Matchmaking buyers with sellers is a fine art #665

#665 in a series of true experiences in real estate

A few weeks ago we met a woman who is looking for a certain sort of house to buy, one that will not be easy to find. Then, this week, just like a miracle, we learned that we will be listing a house for a favorite old client, a house that may work perfectly for the woman.

If it really is a match — one of our clients selling exactly what another wants to buy — this is unusual. This doesn’t happen often.

We haven’t told either client yet. It’s too soon. They’ve both got things to do, they’re working on those, and we’re having fun fantasizing about matchmaking. He, the seller, is getting his house together, finishing details. We talk, we encourage, we’ve done some research. Mostly, we’re waiting, and we are excited.

We do think chances are good that she’ll love it. It’s about the right size with the living area all on one level. The 1920s architectural detailing remains intact (light fixtures, real plaster, inlaid wood floors, all wooden windows), which she will appreciate.

There are both a garage and two useable basement rooms with electricity and water (she has neither now and wishes for them). The house is located only 2 freeway exits south of her present home, probably adding less than 10 minutes to her work commute.

But best and most glorious of all — the likely heart stopper for our buyer — the house is sited at the front of a deep, all level, full-sun lot. This is a piece of land that a passionate gardener dreams about all of her life. Our buyer is one such gardener.

Shall we hurry to get our clients together? We don’t think so. We cannot in good conscience hook up our buyer and our seller while ignoring market input. It wouldn’t be fair. The price someone is willing to pay could be less than our asking price. Or, as is true in many cases these days, someone may pay more.

Not until the listing is complete, inspections and disclosures in hand, windows washed – ready for visitors – will our client see it. Much as we would enjoy our buyer preferring this wonderful house, she’ll have to do what other buyers do: make an offer on a pre-announced day.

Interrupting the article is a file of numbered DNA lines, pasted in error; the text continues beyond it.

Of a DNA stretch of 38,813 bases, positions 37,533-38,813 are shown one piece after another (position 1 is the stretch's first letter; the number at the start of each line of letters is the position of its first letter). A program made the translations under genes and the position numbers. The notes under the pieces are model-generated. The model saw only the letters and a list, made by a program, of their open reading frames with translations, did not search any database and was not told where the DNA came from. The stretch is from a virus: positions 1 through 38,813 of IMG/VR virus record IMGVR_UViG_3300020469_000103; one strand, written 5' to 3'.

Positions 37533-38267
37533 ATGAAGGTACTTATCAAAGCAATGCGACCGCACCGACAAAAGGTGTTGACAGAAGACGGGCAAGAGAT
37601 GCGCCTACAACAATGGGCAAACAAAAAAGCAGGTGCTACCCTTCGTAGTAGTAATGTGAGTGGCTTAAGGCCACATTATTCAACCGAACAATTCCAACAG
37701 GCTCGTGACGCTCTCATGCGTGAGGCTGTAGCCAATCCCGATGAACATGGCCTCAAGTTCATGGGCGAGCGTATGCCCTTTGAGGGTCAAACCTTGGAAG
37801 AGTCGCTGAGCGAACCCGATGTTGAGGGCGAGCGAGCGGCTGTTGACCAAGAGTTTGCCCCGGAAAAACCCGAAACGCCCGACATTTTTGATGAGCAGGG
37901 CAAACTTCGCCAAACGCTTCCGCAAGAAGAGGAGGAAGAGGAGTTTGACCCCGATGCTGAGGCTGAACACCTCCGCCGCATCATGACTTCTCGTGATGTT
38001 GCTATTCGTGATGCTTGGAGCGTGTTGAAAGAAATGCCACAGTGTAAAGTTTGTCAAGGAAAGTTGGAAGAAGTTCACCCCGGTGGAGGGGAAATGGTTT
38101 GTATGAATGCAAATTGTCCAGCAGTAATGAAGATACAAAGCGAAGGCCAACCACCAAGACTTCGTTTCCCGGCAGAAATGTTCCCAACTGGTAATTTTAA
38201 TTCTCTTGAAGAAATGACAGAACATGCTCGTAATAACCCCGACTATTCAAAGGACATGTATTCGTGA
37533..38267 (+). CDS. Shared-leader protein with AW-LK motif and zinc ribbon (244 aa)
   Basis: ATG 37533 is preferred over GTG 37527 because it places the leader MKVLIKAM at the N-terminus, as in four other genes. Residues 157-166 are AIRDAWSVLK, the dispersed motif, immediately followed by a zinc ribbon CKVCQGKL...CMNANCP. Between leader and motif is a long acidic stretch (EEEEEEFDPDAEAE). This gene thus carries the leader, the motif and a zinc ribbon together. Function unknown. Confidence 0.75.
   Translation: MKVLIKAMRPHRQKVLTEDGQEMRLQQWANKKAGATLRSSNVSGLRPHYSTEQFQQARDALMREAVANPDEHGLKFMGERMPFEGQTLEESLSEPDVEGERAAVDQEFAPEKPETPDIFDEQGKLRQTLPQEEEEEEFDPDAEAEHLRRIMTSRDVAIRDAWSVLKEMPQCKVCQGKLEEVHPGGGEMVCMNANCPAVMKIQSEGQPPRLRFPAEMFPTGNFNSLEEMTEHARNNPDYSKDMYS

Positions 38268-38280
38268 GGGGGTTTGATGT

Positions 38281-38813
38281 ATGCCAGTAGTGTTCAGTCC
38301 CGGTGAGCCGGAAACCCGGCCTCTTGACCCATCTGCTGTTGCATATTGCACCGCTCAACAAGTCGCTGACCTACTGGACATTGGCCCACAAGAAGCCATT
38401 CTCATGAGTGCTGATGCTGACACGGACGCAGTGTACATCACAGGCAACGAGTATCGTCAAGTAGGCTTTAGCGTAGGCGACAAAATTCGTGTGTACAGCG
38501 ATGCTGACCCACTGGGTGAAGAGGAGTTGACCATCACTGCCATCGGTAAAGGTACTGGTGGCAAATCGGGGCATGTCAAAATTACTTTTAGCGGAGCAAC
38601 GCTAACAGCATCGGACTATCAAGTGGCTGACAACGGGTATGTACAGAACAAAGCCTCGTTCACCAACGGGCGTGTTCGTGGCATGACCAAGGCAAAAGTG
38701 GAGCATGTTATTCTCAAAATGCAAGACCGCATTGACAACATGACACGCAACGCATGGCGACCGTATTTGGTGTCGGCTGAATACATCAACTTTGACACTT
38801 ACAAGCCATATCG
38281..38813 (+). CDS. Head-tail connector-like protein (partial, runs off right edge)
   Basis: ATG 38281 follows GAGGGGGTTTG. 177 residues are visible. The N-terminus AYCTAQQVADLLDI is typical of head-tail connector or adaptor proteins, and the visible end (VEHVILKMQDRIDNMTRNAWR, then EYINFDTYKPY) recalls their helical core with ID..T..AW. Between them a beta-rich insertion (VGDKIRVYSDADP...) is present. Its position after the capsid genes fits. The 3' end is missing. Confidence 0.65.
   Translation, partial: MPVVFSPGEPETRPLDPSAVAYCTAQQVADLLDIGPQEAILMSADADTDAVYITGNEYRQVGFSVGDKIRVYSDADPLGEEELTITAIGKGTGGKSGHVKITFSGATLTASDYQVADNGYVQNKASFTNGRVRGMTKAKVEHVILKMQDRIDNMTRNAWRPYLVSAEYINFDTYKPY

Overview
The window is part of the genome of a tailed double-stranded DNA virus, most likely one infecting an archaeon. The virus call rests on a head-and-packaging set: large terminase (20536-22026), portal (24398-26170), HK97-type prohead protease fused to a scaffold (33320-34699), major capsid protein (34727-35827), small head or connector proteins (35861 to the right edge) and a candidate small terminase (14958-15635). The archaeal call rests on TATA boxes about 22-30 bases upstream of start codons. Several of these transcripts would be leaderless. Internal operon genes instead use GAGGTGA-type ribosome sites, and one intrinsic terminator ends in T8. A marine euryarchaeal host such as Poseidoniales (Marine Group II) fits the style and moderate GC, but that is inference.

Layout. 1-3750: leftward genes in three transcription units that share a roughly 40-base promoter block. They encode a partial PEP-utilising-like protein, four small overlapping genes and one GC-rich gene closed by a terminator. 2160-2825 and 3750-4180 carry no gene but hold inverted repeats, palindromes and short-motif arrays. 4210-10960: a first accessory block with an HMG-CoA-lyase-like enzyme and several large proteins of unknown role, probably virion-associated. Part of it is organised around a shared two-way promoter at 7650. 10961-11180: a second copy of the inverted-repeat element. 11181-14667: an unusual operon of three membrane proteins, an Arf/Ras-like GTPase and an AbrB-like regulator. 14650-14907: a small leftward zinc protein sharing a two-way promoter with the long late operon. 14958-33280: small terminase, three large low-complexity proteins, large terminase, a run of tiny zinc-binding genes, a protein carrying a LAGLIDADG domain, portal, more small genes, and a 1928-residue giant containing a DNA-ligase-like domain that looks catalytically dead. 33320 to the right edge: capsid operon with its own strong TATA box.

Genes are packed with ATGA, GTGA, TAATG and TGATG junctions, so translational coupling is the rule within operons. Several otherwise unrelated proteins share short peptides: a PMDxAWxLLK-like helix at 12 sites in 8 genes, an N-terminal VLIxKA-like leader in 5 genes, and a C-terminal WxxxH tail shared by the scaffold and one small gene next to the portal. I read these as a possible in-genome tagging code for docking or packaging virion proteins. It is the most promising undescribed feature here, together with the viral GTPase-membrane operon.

For market value is set by the prices that are offered. And this is the case for this house, her own house, everyone’s house. Before marketing, value is only a guess, for some houses a bigger guess than for others. This particular house has a wildcard. Its rare, large and flat lot in a traditional neighborhood makes it difficult to pin down its desirability to buyers, and therefore what it’s worth.

It is also true that just about every time we list a house, someone pops up, not someone we know, but a neighbor, friend, or relative of the seller who says he wants to buy directly from the seller. “Stop working on the house,” says the interested party, “I’ll take it just as it is.”

When this happens, we tell our sellers that they can, of course, choose to sell to this person. But it will probably be wiser, the chances of actually closing and the seller netting more money greater, if the property is exposed to many potential buyers.

Also, it’s been our experience that the buyer who shows up early usually disappears. He finds that he doesn’t have as much money as he thought or he couldn’t get the loan he needed. Or he got scared off when he thought he’d have competition for the house. We’ve also seen buyers pull out because they were alone in wanting to buy. This seems to be a case of  “I don’t want it unless other people do, too.”

There are times when buyer and seller want to deal directly with one another, without any marketing. This can be true where the buyer is a tenant in the house the landlord wishes to sell. Such a direct sale can be successful for both parties, but only when they can arrive at a mutually agreeable price, with no one feeling ripped off. Unfortunately, even when a professional appraisal is obtained, the price that might be produced by the marketplace will remain unknown.

Selling a piece of real estate is, in many ways, like selling anything else that is one of a kind. If you have, for example, a fine old vintage car which you choose to sell to a guy who shows up at your garage sale, you’re probably not going to get full value for it. Your customer base is simply too limited. But if, on the other hand, you have the time and patience to market to specific car aficionados, perhaps with worldwide exposure, the chances of selling for the best price rise dramatically.

It could be that this story will have a happy ending for both our clients. That would be great. If our buyer sees the house and loves it, and if she is ready to buy, she may get her huge, sunny garden plot — a fine treasure.

We will not represent her in that sale though. We never work with both buyer and seller in the same sale. We will place her in the hands of another agent to represent her interests and hope it’s a win for both buyer and seller.

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